Into the Light (Kasra Kyanzadeh/Flickr Creative Commons)

A Walk After Dark

A cloudless night like this
Can set the spirit soaring;
After a tiring day
The clockwork spectacle is
Impressive in a slightly boring
Eighteenth-century way.

It soothed adolescence a lot
To meet so shameless a stare;
The things I did could not
Be as shocking as they said
If that would still be there
After the shocked were dead.

Now, unready to die
But already at the stage
When one starts to dislike the young,
I am glad those points in the sky
May also be reckoned among
The creatures of middle-age.

It's cosier thinking of night
As more an Old People's Home
Than a shed for a faultless machine,
That the red pre-Cambrian light
Is gone llke Imperial Rome
Or myself at seventeen.

Yet however much we may like
The stoic manner in which
The classical authors wrote,
Only the young and the rich
Have the nerve or the figure to strike
The lacrimae rerum note.

For this moment stalks abroad
Like the last, and its wronged again
Whimper and are ignored,
And the truth cannot be hid;
Somebody chose their pain,
What needn't have happened did.

Occurring this very night.
By no established rule,
Some event may already have hurled
Its first little No at the right
Of the laws we accept to school
Our post-diluvian world:

But the stars burn on overhead,
Unconscious of final ends,
As I walk home to bed,
Asking what judgment waits
My person, all my friends,
And these United States. 

(March 11, 1949)


Mundus et Infans

Kicking his mother until she let go of his soul
Has given him a healthy appetite: clearly, her role
               In the New Order must be
To supply and deliver his raw materials free;
               Should there be any shortage
She will be held responsible; she also promises
To show him all such attentions as befit his age.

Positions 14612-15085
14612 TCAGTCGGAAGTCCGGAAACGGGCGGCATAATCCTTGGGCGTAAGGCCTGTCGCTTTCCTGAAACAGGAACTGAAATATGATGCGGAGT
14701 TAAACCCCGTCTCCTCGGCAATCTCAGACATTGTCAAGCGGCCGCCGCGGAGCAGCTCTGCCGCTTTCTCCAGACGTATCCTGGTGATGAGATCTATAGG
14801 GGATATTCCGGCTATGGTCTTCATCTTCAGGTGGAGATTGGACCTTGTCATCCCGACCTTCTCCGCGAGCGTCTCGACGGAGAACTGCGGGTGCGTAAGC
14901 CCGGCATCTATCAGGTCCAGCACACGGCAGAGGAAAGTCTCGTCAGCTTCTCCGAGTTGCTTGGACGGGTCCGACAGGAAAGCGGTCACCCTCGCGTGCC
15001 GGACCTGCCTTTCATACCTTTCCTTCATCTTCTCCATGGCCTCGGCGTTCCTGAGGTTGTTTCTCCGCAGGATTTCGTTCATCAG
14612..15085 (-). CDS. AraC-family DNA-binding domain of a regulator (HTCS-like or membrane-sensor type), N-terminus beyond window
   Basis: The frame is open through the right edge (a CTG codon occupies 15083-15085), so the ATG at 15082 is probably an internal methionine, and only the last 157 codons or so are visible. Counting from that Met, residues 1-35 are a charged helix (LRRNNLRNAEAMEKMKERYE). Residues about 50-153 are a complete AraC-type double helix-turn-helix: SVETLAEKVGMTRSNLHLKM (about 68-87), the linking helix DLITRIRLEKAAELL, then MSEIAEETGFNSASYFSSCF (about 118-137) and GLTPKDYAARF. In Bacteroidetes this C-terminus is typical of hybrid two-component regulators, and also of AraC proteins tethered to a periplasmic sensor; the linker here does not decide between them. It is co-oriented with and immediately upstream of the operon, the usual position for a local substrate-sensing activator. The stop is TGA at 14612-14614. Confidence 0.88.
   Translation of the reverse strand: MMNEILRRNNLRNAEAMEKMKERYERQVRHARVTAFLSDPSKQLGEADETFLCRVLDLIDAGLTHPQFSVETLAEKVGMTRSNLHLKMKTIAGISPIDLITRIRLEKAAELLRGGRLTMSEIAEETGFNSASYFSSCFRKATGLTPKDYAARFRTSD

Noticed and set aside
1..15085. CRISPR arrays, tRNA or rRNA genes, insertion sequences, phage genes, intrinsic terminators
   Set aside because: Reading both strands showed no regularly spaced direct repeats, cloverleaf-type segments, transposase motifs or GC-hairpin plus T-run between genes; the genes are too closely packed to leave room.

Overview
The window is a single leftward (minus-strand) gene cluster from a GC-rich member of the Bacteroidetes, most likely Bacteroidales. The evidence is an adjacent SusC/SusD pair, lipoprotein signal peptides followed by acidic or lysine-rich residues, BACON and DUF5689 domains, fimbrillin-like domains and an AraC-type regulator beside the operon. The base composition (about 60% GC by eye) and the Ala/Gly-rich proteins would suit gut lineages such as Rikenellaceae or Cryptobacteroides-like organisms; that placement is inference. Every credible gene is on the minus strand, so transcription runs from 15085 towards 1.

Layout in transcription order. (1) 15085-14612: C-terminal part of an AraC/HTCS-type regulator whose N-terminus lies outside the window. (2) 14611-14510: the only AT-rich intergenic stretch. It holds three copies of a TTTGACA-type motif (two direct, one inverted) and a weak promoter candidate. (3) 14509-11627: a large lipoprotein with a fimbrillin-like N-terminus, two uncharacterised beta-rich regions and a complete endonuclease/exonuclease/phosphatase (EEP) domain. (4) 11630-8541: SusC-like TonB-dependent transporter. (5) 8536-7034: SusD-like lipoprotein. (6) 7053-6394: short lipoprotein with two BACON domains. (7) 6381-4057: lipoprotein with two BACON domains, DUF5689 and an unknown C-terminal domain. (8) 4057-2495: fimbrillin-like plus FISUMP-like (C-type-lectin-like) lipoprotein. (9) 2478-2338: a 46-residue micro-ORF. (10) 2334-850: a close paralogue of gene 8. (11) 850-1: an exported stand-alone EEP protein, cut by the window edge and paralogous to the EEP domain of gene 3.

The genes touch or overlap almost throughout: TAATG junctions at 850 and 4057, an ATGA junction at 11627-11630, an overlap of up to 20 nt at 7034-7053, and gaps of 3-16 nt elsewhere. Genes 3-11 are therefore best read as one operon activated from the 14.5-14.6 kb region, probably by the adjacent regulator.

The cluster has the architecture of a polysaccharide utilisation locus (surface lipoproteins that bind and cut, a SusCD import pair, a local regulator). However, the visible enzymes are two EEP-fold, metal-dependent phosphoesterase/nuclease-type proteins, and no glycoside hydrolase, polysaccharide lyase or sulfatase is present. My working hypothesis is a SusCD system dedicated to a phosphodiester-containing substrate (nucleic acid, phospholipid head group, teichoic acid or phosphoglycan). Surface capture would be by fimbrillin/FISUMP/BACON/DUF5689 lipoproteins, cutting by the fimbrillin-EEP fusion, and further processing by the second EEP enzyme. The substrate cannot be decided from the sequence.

Having dictated peace,

With one fist clenched behind his head, heel drawn up to
The cocky little ogre dozes off, ready,
               Though, to take on the rest
Of the world at the drop of a hat or the mildest
               Nudge of the impossible,
Resolved, cost what it may, to seize supreme power, and
Sworn to resist tyranny to the death with all
               Forces at his command.                        

A pantheist not a solipsist, he cooperates
With a universe of large and noisy feeling states,
               Without troubling to place
Them anywhere special; for, to his eyes, Funny face
               Or Elephant as yet
Mean nothing. His distinction between Me and Us
Is a matter of taste; his seasons are Dry and Wet;
               He thinks as his mouth does.

Still, his loud iniquity is still what only the
Greatest of saints become—someone who does not lie:
               He because he cannot
Stop the vivid present to think; they by having got
               Past reflection into
A passionate obedience in time. We have our Boy-
Meets-Girl era of mirrors and muddle to work through,
               Without rest, without joy.

Therefore we love him because his judgments are so
Frankly subjective that his abuse carries no
               Personal sting. We should
Never dare offer our helplessness as a good
               Bargain, without at least
Promising to overcome a misfortune we blame
History or Banks or the Weather for; but this beast
               Dares to exist without shame.

Let him praise his Creator with the top of his voice,
Then, and the motions of his bowels; let us rejoice
               That he lets us hope, for
He may never become a fashionable or
               Important personage.
However bad he may be, he has not yet gone mad;
Whoever we are now, we were no worse at his age:
               So of course we ought to be glad

When he bawls the house down. Has he not a perfect right
To remind us at any moment how we quite
               Rightly expect each other
To go upstairs or for a walk if we must cry over
               Spilt milk, such as our wish
That since, apparently, we shall never be above
Either or both, we had never learned to distinguish
               Between hunger and love?

(October 30, 1942)

W.H. Auden (1907-1973) was a British poet and writer. 

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